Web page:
Does the U.S Actually Buy Russian Gas Despite Their Own Sanctions?


Is the US buying Russian gas despite its own sanctions in place? What’s going on? Due to the cold climate in the northeastern US, liquefied natural gas was 40% more expensive last week, which makes its sale disadvantageous both for exports to Europe and Asia, and internally, according to expert Aleksandr Lesnykh.

The forecast is that the winter will be as cold as last year in the US, causing LNG prices to remain high and reserves in underground facilities to possibly run out. The volume currently pumped into US underground gas storage is at its lowest level since 2005.

In October, gas cost an average of $3.28 per mBtu (million British fuel units) at the US hub of the Henry Hub natural gas pipeline system, and in November it already reached $4.8 dollars. However, the Asian market had a particularly strong effect on the gas market, costing about $7 in the summer of last year, and this year is already over $11 per mBtu.

So despite the fact that gas production in the United States has grown by about 12 percent, there is virtually no fuel left for its needs in the country, as everything was sold to Asia.

Even in the domestic market gas companies may have losses. To supply the Northeastern states with fuel, the gas is to be liquefied at the Sabine Pass plant in Louisiana and transported by sea for more than 3,000 kilometers to the Boston terminal where it will be converted back to the gaseous state. This makes the delivery process so expensive, it is much more lucrative to import fuel from abroad.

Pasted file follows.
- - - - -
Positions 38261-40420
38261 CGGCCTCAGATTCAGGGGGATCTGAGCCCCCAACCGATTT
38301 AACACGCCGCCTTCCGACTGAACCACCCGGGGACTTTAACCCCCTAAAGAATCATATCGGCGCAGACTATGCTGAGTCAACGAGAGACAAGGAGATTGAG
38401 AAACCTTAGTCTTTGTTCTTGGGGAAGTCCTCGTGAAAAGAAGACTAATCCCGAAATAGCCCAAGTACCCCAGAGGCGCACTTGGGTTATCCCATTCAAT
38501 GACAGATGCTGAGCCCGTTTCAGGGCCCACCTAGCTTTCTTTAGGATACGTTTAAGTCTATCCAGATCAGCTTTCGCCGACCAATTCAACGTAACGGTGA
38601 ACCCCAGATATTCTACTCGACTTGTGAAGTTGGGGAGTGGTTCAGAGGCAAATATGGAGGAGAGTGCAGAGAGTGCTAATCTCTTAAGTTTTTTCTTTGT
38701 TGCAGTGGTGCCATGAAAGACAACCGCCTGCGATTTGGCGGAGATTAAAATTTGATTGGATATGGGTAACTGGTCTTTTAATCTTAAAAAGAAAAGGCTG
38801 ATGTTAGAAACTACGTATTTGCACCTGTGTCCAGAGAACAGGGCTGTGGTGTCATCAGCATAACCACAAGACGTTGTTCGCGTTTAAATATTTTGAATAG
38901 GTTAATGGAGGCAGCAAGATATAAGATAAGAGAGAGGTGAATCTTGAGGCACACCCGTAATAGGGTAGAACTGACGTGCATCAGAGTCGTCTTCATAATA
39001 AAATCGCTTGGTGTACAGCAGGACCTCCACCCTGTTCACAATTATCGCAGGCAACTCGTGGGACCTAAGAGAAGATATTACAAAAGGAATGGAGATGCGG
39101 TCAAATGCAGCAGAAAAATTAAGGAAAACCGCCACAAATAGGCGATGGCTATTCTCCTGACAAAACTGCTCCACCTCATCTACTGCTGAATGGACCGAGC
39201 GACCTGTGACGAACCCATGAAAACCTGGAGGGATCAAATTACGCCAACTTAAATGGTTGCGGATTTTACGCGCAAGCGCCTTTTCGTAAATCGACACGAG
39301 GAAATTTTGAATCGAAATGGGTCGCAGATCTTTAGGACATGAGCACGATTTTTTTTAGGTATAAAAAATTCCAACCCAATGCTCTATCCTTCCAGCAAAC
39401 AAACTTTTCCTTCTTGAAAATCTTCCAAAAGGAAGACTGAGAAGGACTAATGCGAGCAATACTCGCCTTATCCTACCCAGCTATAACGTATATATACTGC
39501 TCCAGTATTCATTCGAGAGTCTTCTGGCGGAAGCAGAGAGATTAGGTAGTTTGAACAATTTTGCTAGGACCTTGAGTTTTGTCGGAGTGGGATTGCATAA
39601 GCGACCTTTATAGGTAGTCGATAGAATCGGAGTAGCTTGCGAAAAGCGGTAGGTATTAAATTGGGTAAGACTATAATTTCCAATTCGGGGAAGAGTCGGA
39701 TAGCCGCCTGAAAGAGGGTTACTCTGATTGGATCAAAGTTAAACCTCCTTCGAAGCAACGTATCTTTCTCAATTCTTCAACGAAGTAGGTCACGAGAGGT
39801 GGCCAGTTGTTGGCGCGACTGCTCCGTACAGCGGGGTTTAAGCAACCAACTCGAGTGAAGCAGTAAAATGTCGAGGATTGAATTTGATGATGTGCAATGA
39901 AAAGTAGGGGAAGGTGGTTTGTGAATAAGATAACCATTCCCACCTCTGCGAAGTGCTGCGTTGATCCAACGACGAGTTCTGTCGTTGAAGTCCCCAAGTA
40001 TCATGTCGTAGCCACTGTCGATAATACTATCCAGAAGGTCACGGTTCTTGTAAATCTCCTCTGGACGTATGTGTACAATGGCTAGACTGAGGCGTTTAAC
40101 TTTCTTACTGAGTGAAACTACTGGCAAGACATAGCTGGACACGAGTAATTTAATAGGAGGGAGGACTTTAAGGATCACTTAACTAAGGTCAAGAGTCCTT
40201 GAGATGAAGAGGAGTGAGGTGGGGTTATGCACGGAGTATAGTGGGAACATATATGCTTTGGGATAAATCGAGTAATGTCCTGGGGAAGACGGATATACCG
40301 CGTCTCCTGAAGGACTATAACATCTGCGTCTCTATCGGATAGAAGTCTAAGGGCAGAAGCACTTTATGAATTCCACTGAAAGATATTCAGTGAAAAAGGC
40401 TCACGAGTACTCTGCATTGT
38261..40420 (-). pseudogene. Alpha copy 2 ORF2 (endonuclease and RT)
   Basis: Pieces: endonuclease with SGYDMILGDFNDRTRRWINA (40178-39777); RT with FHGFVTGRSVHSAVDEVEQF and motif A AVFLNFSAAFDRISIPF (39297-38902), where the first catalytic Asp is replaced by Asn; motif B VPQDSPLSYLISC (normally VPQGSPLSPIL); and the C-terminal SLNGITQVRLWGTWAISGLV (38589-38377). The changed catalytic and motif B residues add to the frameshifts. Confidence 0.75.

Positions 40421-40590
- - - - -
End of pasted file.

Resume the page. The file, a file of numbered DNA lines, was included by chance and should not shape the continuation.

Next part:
Despite continued anti-Russian sanctions, Washington continues to cooperate with Moscow in situations where it is profitable for Americans. An example of this is Russia’s independent gas producer, Novatek, located in the northeast of the Russian peninsula of Yamal. For the US not to suffer the effects of its own restrictions, the Americans use the services of intermediaries to import consignments of Russian LNG, including the French Engie – which happened last winter and is scheduled to take place this year.

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Russia’s Foreign Ministry spokeswoman Maria Zakharova recently said that “amazingly, Russian LNG is being successfully sent there,” adding that three tankers filled with Russian gas from Yamal have already reached the American coast.

In addition, the fourth tanker is scheduled to be shipped soon to the other side of the ocean. According to media reports, Novatek will carry out a transhipment in Norway and probably this Russian gas will be transferred to one of Engie’s tankers and delivered to American consumers.

Analysts doubt that the US gas industry in the future will simultaneously be able to meet growing domestic needs and increase exports.

The country likely to suffer more from these measures will be Poland. Previously, Warsaw and Washington signed a joint declaration on energy security and two major LNG supply contracts, so that raising US prices automatically increases the cost for Poles. If the winter gas shortage in the United States is repeated from year to year, Poles will have to buy LNG at a loss, with no chance of recovering costs.

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